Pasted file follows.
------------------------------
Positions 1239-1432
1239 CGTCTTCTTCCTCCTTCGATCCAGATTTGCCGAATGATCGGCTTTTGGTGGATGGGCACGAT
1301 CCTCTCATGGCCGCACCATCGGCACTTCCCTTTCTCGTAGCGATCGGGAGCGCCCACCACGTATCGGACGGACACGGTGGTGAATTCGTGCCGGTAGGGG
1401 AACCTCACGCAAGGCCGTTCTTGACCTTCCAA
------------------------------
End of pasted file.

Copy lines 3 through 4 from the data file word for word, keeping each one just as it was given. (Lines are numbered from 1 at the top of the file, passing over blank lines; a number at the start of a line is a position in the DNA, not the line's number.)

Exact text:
1301 CCTCTCATGGCCGCACCATCGGCACTTCCCTTTCTCGTAGCGATCGGGAGCGCCCACCACGTATCGGACGGACACGGTGGTGAATTCGTGCCGGTAGGGG
1401 AACCTCACGCAAGGCCGTTCTTGACCTTCCAA